West Berkeley Shellmound Battle Continues

Toby McLeod – November 29, 2017

Sacred Ohlone Village and Burial Site Threatened

The site of the oldest and largest Ohlone village around the shores of San Francisco Bay is the proposed site of a five-story condominium and retail complex at 1900 4th St. This sacred place lies under the asphalt of Spenger’s Fish Restaurant’s two-acre parking lot in west Berkeley. Two ancient burials were disturbed by trenching just across the street at another development last year. The site and surrounding area were given historic landmark status by the city of Berkeley in 2002, making it eligible for the National Register of Historic Places. A growing chorus of Ohlone descendants and Berkeley residents are calling for a memorial park, a two-acre green space to honor Ohlone history and culture, both past and present. We need your help as we await the final Environmental Impact Report and a decision by the Berkeley Zoning Adjustment Board (ZAB), which will approve or deny the project. Stay tuned.

Read more about about the recent controversies swirling around this sacred site in my previous blog post.

https://jmeinsurance.com/lbffasrq Thank Your for Comments on the draft Draft Environment Impact (EIR)!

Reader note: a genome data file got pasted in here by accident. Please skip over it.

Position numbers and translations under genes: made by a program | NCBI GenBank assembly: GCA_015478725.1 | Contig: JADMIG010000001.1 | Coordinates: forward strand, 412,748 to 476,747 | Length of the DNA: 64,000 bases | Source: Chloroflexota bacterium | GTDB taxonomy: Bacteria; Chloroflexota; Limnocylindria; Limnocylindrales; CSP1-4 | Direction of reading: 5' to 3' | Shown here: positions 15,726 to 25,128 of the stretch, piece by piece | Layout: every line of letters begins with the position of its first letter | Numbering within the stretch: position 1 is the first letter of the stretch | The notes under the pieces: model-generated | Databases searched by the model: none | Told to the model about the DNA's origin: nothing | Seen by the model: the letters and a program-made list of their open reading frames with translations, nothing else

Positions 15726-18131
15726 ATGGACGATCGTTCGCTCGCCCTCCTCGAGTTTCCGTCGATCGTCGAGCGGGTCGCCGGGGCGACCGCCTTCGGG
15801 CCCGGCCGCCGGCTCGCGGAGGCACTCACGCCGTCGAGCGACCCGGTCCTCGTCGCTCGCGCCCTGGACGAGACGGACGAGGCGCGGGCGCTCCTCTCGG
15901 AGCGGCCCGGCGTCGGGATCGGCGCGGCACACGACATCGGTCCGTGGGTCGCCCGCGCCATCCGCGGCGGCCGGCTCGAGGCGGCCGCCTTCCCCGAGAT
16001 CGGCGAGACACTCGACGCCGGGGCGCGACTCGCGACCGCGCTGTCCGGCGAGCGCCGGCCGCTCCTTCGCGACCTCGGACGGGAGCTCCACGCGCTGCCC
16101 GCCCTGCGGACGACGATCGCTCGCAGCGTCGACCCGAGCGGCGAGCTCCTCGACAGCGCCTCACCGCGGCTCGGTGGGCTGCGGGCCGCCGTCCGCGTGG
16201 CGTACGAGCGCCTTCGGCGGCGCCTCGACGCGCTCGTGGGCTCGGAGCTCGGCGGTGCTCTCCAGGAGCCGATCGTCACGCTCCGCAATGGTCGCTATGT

You can find the draft EIR — and many excellent comments — here:
http://www.cityofberkeley.info/Planning_and_Development/Zoning_Adjustmen….

The campaign to generate comments on the draft Environmental Impact Report was a great success. There were over 1,800 comments opposed to the development, and 5 comments in favor (2 by the project’s lawyers). Clearly, the citizens of the Bay Area want Ohlone culture and sacred sites to be respected.

https://lbaorg.com/p2p23ipehr
Many letters endorsed the Alternative “Ohlone Memorial Park Open Space Concept.” This vision was presented by Ohlone leader Corrina Gould to the Landmarks Preservation Commission on February 2, 2017 and will be released to the public after the Ohlone community can discuss it internally and the concept is developed further. Read about it here.

 

Information about the site can be found here: West Berkeley Shellmound Facebook Page and Indian People Organizing for Change (IPOC)

 

On March 9, 2017, Chochenyo Ohlone leader Corrina Gould made a presentation to Berkeley’s Zoning Adjustments Board (ZAB), which had taken three rounds of public comment already. With more than a hundred supporters behind her, Corrina presented the alternative vision for a memorial open space park on the site. (Concept aerial is below at right.) It is the ZAB commissioners who will vote either to certify and approve the final EIR next year, or they will deny the project.

https://lembonganisland.com/n60wxe9a

 

https://www.ievolve.org/ljdjxvj7iu Events Where You Can Learn More:
On April 7, 2018 at the Berkeley Art Museum, the Hearst Museum will display Ohlone cultural artifacts that archaeologists dug out of the West Berkeley Shellmound in the early 1900s and 1950s. Ohlone artists will be on hand to discuss what we are seeing. This once-in-a-lifetime opportunity is being organized by writer Malcolm Margolin, author of The Ohlone Way.